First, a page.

Distributed Generation: Interconnection Steady State Impact

Jingjia Chen, Ketut Dartawan, Ricardo Austria

Distributed generators (DGs) are small generating units that are connected to the distribution network at voltages below 69 kV. DG units usually have capacities of 10MW or less, and are based on different energy sources, such as wind, solar and diesel. The distribution network is generally a radial system and designed for one direction of load flow, i.e. from the electric grid to the load. The unidirectional flow assumption is no longer valid when DG is interconnected at the customer or load side since the flow of power can now go in either direction: from the load side to the grid or from the grid to the load side. This fundamental change affects how an impact study, generally required to identify and mitigate any changes to reliability of the distribution system, for DG interconnection is conducted. Reference 1 summarizes several typical tasks required in an interconnection impact study.

This Tech Blog discusses several key issues related to the steady state impact of DG.

  1. Variable output: Most DGs do not have an energy storage component. DG output varies according to the time of the day and the season. For example, DGs using photovoltaic (PV) cells have a power output that is nearly constant on a clear day, but may change dramatically if a weather front comes through, as shown in Fig. 1. The interconnection analysis thus requires consideration of generation and load profiles under different conditions in order to effectively evaluate the potential impact of the DG. These potential impacts may include excessive tap changing and capacitor switching operation. The simulation can be performed using a 3-phase power flow program, such as OpenDSS (an open source program available at http://sourceforge.net/projects/electricdss/).SteadyStatePowerFlow-DG-Blog-4_Page_1-300x201
  2. Voltage impact: To analyze the voltage impact of a DG interconnection, some extreme scenarios need to be studied. For example, the voltages seen by customers should be within the acceptable range with the DG full on and also when fully off. DG-caused under-voltage occurs when the feeder to which the DG is to be connected to is equipped with Line Drop Compensator (LDC). With the DG in service, current from the main substation is reduced. This reduction may result in the LDC’s regulator to set the tap at a low position leading to low voltage at the feeder’s end. As shown in Fig. 2, with a DG connected close to the main substation, voltage falls below 0.95 pu on some section of the feeder when the DG is in service. On the other extreme, the presence of DG with reverse load flow might counteract the normal voltage drop, and cause over-voltage. Typically, the LDC on the substation is set for the forward direction only and has the reverse direction disabled when DG is connected to the network. Besides the location and size of the DG, the voltage issue arises when the feeder is relatively long.SteadyStatePowerFlow-DG-Blog-4_Page_2-300x237
  3. Thermal Loading: With DG full on and the worst case contingency occurs, feeders and transformers should be within their contingency thermal ratings. The contingency scenario is typically one feeder out, and some loads are switched to the feeder under the study. The system is studied with different load scenarios, taking into account of load growth, operating conditions and seasons, and contingencies.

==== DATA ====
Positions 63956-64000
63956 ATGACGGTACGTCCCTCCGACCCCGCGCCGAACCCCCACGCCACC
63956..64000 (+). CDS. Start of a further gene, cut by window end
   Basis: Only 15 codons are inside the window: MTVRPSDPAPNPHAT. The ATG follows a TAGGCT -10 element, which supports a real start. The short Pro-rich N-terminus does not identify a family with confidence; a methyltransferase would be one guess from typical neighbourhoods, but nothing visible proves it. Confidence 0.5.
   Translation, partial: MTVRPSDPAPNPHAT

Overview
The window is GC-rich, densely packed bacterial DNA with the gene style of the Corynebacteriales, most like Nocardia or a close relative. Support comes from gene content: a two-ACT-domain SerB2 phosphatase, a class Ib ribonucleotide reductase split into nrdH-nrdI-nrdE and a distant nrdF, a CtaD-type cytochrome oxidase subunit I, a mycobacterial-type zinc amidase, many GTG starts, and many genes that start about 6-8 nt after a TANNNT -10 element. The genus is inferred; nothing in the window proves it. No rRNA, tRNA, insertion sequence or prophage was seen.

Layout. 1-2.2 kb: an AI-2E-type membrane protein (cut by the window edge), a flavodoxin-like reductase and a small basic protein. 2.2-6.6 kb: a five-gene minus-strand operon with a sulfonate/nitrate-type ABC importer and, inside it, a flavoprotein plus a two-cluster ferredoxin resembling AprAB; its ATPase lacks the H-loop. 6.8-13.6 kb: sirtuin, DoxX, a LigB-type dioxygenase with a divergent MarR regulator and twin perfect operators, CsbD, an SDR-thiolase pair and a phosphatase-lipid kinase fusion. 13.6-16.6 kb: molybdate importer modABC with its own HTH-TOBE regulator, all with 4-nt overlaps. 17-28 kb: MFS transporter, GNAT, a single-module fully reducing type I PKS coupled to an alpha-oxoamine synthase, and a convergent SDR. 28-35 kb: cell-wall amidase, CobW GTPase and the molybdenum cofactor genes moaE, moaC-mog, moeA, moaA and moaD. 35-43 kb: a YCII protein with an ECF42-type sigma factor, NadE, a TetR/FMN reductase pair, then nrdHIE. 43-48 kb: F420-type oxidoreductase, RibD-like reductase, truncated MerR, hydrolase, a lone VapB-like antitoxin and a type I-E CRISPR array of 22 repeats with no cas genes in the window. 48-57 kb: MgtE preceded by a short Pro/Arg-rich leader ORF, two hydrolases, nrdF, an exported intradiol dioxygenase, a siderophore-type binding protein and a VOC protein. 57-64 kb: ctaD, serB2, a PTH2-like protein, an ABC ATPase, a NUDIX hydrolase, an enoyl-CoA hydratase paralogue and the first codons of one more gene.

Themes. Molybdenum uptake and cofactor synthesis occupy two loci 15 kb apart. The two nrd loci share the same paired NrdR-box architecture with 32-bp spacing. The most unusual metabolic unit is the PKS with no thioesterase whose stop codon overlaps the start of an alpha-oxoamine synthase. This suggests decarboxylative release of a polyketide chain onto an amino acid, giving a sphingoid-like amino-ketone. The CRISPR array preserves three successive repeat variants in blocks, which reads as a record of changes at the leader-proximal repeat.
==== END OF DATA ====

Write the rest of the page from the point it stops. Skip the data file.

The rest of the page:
4. Electrical Losses: If the DG does not provide any reactive power to the distribution system, the DG’s impact on the power loss is similar to that of a capacitor; the difference lies in the fact that for DG, the power loss may be reduced by reducing the active flow on the feeder instead of the reactive flow for a capacitor. In cases where a large size generator is connected to a remote bus, an increase in loss may occur. A rule of thumb is to locate the DG as close as possible to the “big” load and to size the DG in such a way that the DG would not export or deliver power to neighboring feeders or the grid to avoid the increase in power loss. If the loads are about evenly distributed along the feeder, the 2/3 rule of thumb, which is applicable for a capacitor placement, can also be applied to the DG placement in order to minimize losses. If the distribution network has a major single phase load, a three phase power flow is required to properly study the impact on power losses.
  5. Power factor: Currently DGs are not permitted to regulate voltage on the distribution system (IEEE Standard 1547) so DG units cannot be treated as conventional generators with reactive power capability. DG interconnections are typically required to maintain unity power factor at the interconnection point which may require additional reactive compensation with the DG interconnection.

Conclusion: Several steady state issues are discussed in this Tech Blog some of which are unique to DG interconnecting at low voltage feeders. In order to tackle the issues, different approaches and tools are required besides the ones used in the traditional radial distribution network.


  1. K. Dartawan, R. Austria, Distributed Generation: Things You Don’t Want to Miss, October 12, 2010
  2. Y. Baghzouz, Some General Rules for Distributed Generation-Feeder Interaction, PES General Meeting, 2006, IEEE.
  3. IEEE Std P1547 – Standard for Distributed Resources Interconnected with Electric Power systems, IEEE Press, January, 2003